MURRAY: It ran up the aisles at us. And I thought, “Oh, God. Now I gotta have some gumption here. ‘Cause they’re not ready for this. They’re not available for this, so to speak. People are anxious. And they’re not trusting what they’re gonna feel.
‘Cause even though everyone’s read it, you forget what’s happening. You forget kinda how it rolls. You forget what’s gonna happen. And so in this passage, Huck is talking about betraying Jim and turning him in. And then a moment comes when he has the opportunity to betray Jim, and he shields him and tells an incredible story to shield him, protect him, and save his life.
PAULEY: He just can’t bear his conscience. ‘Cause he’s doin’ the wrong thing.
MURRAY: And he hates himself. ‘Cause he did the wrong thing by not turning him in. And he doesn’t understand what it is that happened, that it’s just such a mystery. He says, “Well, I guess I won’t worry about it anymore. And I’ll do whatever comes easiest next time, instead of, like, torturing myself about the right thing and the wrong thing.”
PAULEY: And the audience in Napa responded…
MURRAY: Like no other. What happens when he says that thing, I mean, I could weep. People wept. Because I think they’d forgotten what the message was, what really was happening and what he was talking about and what the possibility is, you know?
You can feel it. It’s real. People are very uncomfortable hearing the word. When I was a kid, that’s how people talked way back when. Then a whole lifetime passes.
And Richard Pryor says, “I’ll never use that word again,” which really affected me. He said, “I went to Africa. And I will never use that word again.” That really was a moment for me.
And people fight about the word. And it’s a word. It exists, you know? It’s sorta like we’re talkin’ about Robert E. Lee statues, you know? Robert E. Lee was a man. He did a lot of great things. He fought a war over slavery. Was it over slavery, or was it over lots of things? I don’t know. I wasn’t alive then. But that’s how it gets told now. And whether that’s right or not, he was a man that did do some wonderful things. But specifically, Twain using that word, n****r, is making the point that this word, which even then was not a nice word to use about a person, the fact that he’s using it is just like, that’s just a common thing.
That’s a way that people will talk. But it doesn’t reflect the real character of a person, necessarily, and Huck, who was using this word over and over again, faced with whether or not to do the right thing, his soul was strong. And he could not do the wrong thing. He didn’t understand why he couldn’t do the wrong thing. He thought it was just a practical thing that he wasn’t getting right, that there was some sort of —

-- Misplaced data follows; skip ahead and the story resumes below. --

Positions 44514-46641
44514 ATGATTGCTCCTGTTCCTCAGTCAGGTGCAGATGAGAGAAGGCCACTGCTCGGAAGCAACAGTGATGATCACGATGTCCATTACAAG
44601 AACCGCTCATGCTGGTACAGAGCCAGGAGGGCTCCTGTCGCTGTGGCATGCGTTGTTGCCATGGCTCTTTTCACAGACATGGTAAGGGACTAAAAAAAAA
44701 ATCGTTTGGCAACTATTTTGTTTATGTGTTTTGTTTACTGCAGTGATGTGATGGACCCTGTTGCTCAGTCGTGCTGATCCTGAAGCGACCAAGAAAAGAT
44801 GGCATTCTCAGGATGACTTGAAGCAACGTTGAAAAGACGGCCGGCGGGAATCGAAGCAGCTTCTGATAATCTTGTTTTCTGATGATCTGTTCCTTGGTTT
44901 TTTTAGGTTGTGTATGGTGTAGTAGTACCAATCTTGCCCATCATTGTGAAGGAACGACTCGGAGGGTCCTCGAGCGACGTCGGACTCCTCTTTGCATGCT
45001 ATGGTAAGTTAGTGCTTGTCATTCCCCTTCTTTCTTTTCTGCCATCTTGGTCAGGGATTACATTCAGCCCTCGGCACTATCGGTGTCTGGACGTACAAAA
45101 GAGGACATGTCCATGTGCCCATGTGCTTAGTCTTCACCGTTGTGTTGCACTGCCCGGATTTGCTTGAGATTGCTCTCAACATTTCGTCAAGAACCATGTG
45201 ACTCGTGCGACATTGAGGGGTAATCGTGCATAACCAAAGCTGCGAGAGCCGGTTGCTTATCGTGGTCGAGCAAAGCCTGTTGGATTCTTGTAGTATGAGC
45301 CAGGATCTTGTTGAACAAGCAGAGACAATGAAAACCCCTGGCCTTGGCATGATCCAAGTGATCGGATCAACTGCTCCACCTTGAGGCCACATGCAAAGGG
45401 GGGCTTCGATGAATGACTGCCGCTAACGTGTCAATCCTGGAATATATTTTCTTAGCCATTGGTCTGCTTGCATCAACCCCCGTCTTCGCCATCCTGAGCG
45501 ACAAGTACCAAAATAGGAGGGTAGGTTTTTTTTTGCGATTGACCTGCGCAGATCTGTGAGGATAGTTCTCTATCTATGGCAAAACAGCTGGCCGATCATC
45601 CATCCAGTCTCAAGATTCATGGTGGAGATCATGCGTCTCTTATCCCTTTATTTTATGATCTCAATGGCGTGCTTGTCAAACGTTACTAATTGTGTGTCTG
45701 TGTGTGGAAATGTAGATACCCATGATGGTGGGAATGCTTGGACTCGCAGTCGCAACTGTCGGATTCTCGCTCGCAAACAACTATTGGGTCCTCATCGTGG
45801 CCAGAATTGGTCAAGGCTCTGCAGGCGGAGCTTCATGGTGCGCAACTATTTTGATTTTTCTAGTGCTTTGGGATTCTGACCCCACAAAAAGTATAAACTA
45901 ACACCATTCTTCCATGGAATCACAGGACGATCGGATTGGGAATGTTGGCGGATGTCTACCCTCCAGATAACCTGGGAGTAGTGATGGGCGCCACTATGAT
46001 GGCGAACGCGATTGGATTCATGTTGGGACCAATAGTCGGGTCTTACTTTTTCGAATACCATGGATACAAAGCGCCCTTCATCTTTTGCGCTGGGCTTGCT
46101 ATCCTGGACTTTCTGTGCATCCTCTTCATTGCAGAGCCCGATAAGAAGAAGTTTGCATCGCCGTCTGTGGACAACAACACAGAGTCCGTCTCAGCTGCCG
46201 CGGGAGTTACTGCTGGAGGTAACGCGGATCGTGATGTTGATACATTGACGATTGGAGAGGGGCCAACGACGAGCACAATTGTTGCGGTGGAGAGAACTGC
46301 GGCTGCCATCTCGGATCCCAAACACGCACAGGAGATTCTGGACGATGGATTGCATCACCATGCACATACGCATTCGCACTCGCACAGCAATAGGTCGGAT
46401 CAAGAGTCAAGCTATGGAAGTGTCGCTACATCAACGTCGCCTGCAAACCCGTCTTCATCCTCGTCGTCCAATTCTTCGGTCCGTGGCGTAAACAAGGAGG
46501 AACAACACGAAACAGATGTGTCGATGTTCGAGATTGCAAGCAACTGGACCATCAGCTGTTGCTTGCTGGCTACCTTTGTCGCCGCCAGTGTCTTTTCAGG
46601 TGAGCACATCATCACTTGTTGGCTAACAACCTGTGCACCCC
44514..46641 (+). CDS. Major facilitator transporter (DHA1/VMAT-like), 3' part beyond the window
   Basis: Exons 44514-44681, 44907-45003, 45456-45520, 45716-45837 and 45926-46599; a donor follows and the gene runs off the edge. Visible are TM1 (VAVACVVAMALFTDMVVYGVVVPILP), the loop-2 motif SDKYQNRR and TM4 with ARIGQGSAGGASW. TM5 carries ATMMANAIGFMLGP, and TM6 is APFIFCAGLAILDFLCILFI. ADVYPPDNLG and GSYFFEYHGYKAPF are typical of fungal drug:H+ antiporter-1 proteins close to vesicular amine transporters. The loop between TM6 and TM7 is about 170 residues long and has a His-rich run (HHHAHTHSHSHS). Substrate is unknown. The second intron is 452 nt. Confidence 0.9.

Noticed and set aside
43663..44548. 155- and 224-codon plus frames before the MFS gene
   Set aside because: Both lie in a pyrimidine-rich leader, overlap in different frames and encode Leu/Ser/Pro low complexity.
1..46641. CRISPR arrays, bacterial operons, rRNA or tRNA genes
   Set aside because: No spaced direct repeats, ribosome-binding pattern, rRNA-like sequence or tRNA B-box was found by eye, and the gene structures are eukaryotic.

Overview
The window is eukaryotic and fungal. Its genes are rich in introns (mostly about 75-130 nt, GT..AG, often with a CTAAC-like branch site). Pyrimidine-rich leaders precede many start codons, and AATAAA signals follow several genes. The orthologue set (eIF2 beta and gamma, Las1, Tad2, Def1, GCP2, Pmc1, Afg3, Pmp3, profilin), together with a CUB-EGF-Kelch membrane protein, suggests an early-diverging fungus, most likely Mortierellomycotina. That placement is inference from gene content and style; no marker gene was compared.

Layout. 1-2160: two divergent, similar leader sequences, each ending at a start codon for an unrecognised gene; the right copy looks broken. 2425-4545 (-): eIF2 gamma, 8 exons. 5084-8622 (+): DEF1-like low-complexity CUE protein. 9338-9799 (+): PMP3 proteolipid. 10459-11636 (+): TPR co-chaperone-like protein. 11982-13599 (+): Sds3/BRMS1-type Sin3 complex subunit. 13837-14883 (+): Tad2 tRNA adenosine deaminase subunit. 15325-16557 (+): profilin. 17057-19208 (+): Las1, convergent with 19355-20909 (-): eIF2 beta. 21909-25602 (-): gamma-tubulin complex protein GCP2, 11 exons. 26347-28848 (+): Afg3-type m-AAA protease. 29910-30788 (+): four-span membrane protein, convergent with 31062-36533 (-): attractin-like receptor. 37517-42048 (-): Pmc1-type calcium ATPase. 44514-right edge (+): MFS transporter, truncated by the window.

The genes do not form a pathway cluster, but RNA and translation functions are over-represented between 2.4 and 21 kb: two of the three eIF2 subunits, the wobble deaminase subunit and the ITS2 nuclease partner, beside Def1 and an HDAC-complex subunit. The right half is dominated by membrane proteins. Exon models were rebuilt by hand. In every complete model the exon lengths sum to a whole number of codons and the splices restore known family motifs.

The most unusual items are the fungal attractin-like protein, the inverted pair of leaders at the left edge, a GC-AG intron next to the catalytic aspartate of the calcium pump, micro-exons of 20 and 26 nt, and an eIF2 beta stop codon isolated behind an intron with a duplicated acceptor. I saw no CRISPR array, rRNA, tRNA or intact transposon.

PAULEY: To steer a man to his freedom.
MURRAY: — easy thing.
PAULEY: He brought a man to his freedom at some peril to —
MURRAY: To his own life. He saves Jim and doesn’t understand why he did it. Well, you know, at our very best, we often don’t understand what we’re doing, you know? But Twain was great. He made this point that just ’cause things are the way they are doesn’t mean that beauty and decency can’t rise and shine through that.
PAULEY: You and Twain might’a had a little in common, I think.
MURRAY: Well, I think so. He’s from Hannibal. I’ve been to Hannibal. I had to go see what Hannibal was like, just on the water, the Mississippi. And I’m from Illinois. And you’re, tragically, from Indiana. (LAUGHS) But I’m sure you’ve probably went to Hannibal. But he was a funny guy. I don’t know. My friend, Roy Blount, knows more about him. And he said he got a little cantankerous as he got older. He got a little cranky.
PAULEY: And you —
MURRAY: He would make a fortune, lose a fortune, make a fortune, lose a fortune. And he probably didn’t understand that. But I don’t know why you think I have something in common with him.
PAULEY: But you agreed?
MURRAY: Well, I feel, and maybe you feel it, I think anyone that reads that stuff, if you feel like, “That’s it. I feel like that, too,” that you feel like you have something in common with him, that he’s learned something or knows something that you feel like you knew all along, though you never put it in his words like that, or something. There’s a righteousness. Like the way this audience responded to this piece, it was something they knew all along. But it just doesn’t always come to the fore.
PAULEY: And that was the release that —
MURRAY: It was like, “That’s right. That’s right. It was right.” And it was a rare moment. And as a performer, it was kind of a taut moment to think, “Where are we gonna end up with this thing?” Because you could feel that there was a conflict. People had a conflict listening.
PAULEY: It’s what the theater is for.
MURRAY: It’s kind of a love fest. It really is. We all knock each other out when we do the show. And it’s a specific audience. It’s a certain kind of audience that’s coming to see mostly classical pieces.
So they don’t necessarily know what to expect. And we go out there. And we wanna play. And it’s really an entertainment. Because we’re doing things that have great entertainment. But it’s greater than the sum of the parts.